ilyo
Contributor
Contributor

Advice for new install..memory/compatibility

I have to admit I am fairly new at the virtualization world. I am transitioning from the "1 hardware for 1 server" model.

I am looking to create my first virtual server setup (Going to start with esxi 4 and move up to vsphere). Just have a couple of questions:

1. I am looking to use an HP Proliant DL380 G4. Although it does not list esxi 4 on the vmware HCL, I know the server has 2 x dual-core xeon 64bit processors. It currently has 3 SAS drives. Any issues with using this server for ESXi 4 or vsphere?

2. Any disadvantages to using 64bit Guest OS's? As none of the guest machines will require more then 3GB of memory each..would it be better to use the 32bit version? ***DISREGARD: I have discovered bios does not support VT...so no 64bit.

3. When speaking of memory, the physical server supports up tp 12GB of memory. I can assign that memory any which way I like with regard to the guest OS's? (obviously dependent on the version of Windows Std, enterprise, etc.)

Any advice appreciated!

Thanks

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8 Replies
DSTAVERT
Immortal
Immortal

There probably aren't any reasons that you couldn't try to install ESXi 4 on the hardware. I would be inclined to install 3.5 rather than try 4 since you may have stability issues??? It may install just fine but it will not gain you much over 3.5. Memory can be used as you wish however since you can't install 64bit OS's you will have some limitations.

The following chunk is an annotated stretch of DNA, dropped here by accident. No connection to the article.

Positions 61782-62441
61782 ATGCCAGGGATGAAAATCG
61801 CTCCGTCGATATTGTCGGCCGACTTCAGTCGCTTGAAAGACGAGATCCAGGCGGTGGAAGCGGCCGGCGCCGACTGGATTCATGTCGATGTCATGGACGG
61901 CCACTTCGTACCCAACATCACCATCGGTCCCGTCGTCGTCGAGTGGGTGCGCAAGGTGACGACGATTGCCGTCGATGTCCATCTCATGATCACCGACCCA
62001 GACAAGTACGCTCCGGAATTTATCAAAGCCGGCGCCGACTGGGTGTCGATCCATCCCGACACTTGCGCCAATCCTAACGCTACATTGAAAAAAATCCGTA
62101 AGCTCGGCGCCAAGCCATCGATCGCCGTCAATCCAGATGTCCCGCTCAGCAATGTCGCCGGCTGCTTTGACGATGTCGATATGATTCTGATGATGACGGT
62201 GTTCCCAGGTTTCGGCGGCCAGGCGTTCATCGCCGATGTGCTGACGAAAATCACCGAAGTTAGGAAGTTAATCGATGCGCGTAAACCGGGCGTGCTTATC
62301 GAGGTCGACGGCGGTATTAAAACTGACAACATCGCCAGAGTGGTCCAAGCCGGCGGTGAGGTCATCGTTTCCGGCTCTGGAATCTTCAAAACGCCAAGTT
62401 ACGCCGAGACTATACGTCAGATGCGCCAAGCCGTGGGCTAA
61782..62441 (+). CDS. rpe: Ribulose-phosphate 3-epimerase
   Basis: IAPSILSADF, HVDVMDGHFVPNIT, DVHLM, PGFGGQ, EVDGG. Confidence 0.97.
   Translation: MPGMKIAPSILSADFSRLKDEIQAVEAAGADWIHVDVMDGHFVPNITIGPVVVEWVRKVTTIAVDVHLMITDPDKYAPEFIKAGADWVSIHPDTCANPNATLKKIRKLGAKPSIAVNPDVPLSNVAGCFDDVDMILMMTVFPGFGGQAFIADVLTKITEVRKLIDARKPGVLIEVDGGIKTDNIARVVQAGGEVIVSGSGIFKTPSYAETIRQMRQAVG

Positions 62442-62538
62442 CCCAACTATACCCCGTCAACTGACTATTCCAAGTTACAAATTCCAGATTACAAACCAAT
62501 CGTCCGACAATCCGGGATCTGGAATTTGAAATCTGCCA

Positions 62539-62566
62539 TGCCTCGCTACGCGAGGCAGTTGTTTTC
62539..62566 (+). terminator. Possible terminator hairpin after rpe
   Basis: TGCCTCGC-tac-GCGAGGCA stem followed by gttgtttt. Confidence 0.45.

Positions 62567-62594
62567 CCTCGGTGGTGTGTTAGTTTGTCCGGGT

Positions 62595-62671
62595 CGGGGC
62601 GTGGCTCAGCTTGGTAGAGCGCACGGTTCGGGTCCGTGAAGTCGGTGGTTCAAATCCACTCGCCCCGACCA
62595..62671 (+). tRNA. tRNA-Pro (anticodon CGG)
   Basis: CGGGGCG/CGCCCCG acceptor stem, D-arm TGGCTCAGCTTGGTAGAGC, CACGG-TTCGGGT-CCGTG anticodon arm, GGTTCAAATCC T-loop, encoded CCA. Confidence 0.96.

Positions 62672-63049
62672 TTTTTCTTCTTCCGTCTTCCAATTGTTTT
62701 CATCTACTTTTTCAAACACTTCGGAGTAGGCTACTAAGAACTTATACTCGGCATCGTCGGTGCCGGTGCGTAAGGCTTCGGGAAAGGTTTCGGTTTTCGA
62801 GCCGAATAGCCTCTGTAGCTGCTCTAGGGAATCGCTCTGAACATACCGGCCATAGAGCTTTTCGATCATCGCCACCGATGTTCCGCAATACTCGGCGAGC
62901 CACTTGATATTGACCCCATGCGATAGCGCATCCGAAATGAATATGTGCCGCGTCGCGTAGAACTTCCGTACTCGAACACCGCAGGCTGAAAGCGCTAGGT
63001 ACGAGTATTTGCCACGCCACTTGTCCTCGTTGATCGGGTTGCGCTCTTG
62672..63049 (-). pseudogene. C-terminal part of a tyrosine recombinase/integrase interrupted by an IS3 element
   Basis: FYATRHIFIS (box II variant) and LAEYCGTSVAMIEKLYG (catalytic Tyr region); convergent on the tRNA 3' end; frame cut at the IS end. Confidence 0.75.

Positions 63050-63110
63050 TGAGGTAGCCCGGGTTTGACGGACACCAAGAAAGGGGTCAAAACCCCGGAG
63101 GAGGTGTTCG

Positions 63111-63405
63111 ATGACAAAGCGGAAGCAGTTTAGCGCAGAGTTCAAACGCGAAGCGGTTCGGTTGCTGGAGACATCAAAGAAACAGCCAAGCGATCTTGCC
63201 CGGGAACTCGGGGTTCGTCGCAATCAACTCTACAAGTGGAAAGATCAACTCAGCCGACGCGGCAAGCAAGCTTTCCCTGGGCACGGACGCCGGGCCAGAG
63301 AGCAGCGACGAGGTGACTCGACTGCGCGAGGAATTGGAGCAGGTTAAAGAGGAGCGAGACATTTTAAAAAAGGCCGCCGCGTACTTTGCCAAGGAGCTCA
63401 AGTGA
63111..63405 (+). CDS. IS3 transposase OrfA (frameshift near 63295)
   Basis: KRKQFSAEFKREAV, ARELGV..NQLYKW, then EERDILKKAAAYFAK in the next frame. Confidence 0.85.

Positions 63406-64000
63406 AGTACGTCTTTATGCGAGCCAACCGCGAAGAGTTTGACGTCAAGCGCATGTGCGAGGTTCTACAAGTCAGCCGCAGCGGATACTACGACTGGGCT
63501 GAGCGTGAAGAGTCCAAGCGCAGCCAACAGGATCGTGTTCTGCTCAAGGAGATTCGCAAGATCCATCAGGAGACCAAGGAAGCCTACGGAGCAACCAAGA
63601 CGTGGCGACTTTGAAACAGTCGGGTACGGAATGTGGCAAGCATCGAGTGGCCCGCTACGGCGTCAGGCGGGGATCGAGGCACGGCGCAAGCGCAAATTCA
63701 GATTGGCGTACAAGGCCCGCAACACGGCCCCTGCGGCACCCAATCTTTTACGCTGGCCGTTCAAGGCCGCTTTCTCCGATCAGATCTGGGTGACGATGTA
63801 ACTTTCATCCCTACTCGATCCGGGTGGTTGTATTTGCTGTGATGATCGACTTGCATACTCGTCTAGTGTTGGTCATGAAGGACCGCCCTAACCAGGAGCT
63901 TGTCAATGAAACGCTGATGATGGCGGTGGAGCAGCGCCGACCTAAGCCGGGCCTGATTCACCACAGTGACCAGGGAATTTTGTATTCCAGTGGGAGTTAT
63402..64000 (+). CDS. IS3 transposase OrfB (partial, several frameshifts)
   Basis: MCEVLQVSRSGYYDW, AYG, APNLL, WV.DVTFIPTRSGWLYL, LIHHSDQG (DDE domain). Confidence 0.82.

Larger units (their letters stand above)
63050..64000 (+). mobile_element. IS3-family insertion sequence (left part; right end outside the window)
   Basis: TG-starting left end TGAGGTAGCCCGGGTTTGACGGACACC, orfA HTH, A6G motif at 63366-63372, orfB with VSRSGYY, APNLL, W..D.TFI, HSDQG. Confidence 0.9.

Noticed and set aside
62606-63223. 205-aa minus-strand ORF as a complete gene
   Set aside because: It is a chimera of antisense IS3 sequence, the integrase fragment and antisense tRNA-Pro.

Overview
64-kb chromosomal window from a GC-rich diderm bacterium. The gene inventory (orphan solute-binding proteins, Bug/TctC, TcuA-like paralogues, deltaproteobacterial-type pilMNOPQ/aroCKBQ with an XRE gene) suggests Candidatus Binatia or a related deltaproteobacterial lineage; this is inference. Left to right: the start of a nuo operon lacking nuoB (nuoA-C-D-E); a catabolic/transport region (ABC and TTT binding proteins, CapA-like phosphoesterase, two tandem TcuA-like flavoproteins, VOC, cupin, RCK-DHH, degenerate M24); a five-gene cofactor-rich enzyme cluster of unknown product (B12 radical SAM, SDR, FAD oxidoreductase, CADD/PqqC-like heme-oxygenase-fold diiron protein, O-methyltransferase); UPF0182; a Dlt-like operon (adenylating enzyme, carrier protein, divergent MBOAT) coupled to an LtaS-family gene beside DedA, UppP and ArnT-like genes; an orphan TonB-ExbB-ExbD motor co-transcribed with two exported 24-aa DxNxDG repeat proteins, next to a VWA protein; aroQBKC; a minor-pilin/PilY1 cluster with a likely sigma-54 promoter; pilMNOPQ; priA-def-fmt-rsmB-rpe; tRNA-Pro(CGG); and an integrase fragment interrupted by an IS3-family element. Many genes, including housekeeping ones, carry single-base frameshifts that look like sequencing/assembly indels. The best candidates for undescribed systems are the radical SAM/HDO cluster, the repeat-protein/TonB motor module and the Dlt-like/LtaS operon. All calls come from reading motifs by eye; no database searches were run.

-- David -- VMware Communities Moderator
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ilyo
Contributor
Contributor

I actually have 2 DL380 G4's...so ultimately I would like to have both running VM's.

Outside of maxing each boxes memory (12GB) and adding a second dual port NIC to complement the on-board dual NIC's...anything else suggested to purchase for the physical server's?

As for storage, can't justify SAN cost, so will continue using the SAS drives...but will add more drives.

Thanks

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Luckybob
Enthusiast
Enthusiast

1. I think you will be just fine with the DL380 G4s whether you go with ESXi 3.5 or 4.

2. If you are planning on running any 64-bit applications (Oracle, Exchange 2007/10, etc) you would need a 64-bit OS support. If you don't plan on setting up anything in a 64-bit environment you should be ok. (This is if you had VT support, just putting it out there.)

3. In my experience, memory can be the most important asset in a virtual environment (again depening on application), and I would definatley reccomend 12GB that you can have. You will also want to make sure you don't overload your ESXi server with memory hogging apps. I have a DL380 G5 running 8GB memory and a quad core 3.0 GHz intel (don't recall model off top of my head), and I am running 6 virtual machines on it including Exchange 2003, 4 Exchange 2007, and a DC. Everything run fine for a test environemnt, because of my memory limit things are a bit slow. Just make sure you give yourself a big enough ceiling when creating VMs.